This is a WebGL/GPGPU demo I made to teach myself shader programming. It generates random 3D polygons which resemble a given target image when projected. Basically it's the concept from this blog post, but done in 3D and on the GPU.
After many generations, you get a chaotic bunch of polygons that align into an image, but only from just the right angle:
- Create a projection (uncheck "Paused" to begin)
- View one I made earlier, or this other one
- Or the obligatory Mona Lisa
I also put up a blog post here explaining the algorithm, and how I made it run fast on the GPU.
Installation & Usage
git clone [this repo] cd glsl-projectron npm install npm start
That launches a local copy of the "Create" demo linked above. Alternately, doing
npm run viewer launches a local copy of the viewer demo. Use
npm run bundle to browserify the examples.
To use the core module directly:
const proj = require('path/to/glsl-projectron/') proj.init( glReference, imageReference ) //.. proj.runGeneration() // many times.. proj.paint() // once per frame..
The sample "create" and "view" clients in the
examples folder implement this.
init( glRef, imageRef, size )
- gl object of the canvas you'll use for output
- [optional] source image (an HTML Image object)
- [optional] resolution of the framebuffer used internally for comparison (default 256)
If no image is supplied, the library will initialize but assume you're going to use it to display data that was already created. (So calls to e.g.
Runs one generation of the genetic(?*) algorithm - mutating the internal data and keeping the result if it scores higher than the previous version.
paint( xRot, yRot )
Paints the current best data to the gl context. Optionally takes x- and y-rotation [Euler] angles.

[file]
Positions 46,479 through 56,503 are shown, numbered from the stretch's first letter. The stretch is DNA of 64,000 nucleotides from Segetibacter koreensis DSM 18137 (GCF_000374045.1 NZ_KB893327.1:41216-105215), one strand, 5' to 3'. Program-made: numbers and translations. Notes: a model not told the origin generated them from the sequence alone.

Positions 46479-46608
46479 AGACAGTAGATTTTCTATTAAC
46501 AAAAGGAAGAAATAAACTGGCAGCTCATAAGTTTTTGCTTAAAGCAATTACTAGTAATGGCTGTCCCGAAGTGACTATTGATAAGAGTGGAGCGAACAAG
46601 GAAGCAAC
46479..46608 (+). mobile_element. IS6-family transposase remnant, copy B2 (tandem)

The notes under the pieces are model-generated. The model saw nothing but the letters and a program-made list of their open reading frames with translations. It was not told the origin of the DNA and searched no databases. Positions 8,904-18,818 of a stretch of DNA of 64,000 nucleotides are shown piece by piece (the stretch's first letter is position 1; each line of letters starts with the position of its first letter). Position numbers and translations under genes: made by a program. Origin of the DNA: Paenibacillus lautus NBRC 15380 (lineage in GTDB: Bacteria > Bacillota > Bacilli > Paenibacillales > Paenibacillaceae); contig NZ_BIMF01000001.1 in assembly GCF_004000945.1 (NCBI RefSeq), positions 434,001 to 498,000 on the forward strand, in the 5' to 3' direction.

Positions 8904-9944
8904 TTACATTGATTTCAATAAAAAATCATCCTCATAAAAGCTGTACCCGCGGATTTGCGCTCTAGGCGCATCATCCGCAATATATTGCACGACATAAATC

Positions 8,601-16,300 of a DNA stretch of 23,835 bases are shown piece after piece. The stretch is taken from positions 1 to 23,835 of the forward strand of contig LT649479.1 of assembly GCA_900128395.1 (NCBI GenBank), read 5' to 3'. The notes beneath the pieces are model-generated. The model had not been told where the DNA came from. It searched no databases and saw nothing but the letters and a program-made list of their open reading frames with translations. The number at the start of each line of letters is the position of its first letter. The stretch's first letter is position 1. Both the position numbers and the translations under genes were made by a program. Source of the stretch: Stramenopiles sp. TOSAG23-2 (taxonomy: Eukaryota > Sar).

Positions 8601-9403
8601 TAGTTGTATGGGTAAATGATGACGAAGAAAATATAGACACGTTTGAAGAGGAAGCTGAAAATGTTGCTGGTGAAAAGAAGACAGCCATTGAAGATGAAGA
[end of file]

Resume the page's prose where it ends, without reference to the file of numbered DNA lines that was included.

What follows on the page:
Paints the reference framebuffer to the gl context (this may differ from the reference image in resolution)
Paints the internal comparison framebuffer
Exports the current polygon data, in an extremely dumb ad-hoc string format.
importData( str )
Imports data in the same ad-hoc format as above.
(read only) Returns the score (fitness) of the current data. Ranges from minus a few hundred up to 100 for a perfect match.
(read only) Number of polygons (triangles) currently used
minAlpha / maxAlpha
(defaults 0.05, 0.5) Min/max values the algorithm will use when randomizing any vertex's alpha value. I found that setting these moderately low (e.g. .1 to .5) made images get more interesting more quickly than just using the range 0..1.
(default true) Flag for whether to use the GPU when comparing rendered images to the target image. Turning this off will slow things down a lot.
(default 0) A tolerance within which the algorithm will accept generations with a lower score as long as they have fewer polygons than the previous.
(default false) When set, all new polygons will share a common z value (i.e. they will be parallel to the camera plane). I thought this might make for interesting visuals, but didn't get anywhere with it.
- Displaying data fails spectacularly in Firefox Windows/Android. (Mac is fine.) No idea why - either alpha in WebGL is broken or my code is. Might be due to this ownerless FF bug.
- Doesn't detect most error cases (just whether WebGL is supported)
- Library treats input images as if they were square. To use for other aspects, just run it normally and change the aspect of the canvas you use to display the results. Example files could be updated to do this..
It's not at all clear to me that the algorithm here (and in the blog I got the idea from) is truly a "genetic" algorithm, but I'm deferring to the source material on terminology. There's no formal genome, I just have a data structure that I perturb once per generation and compare to its parent.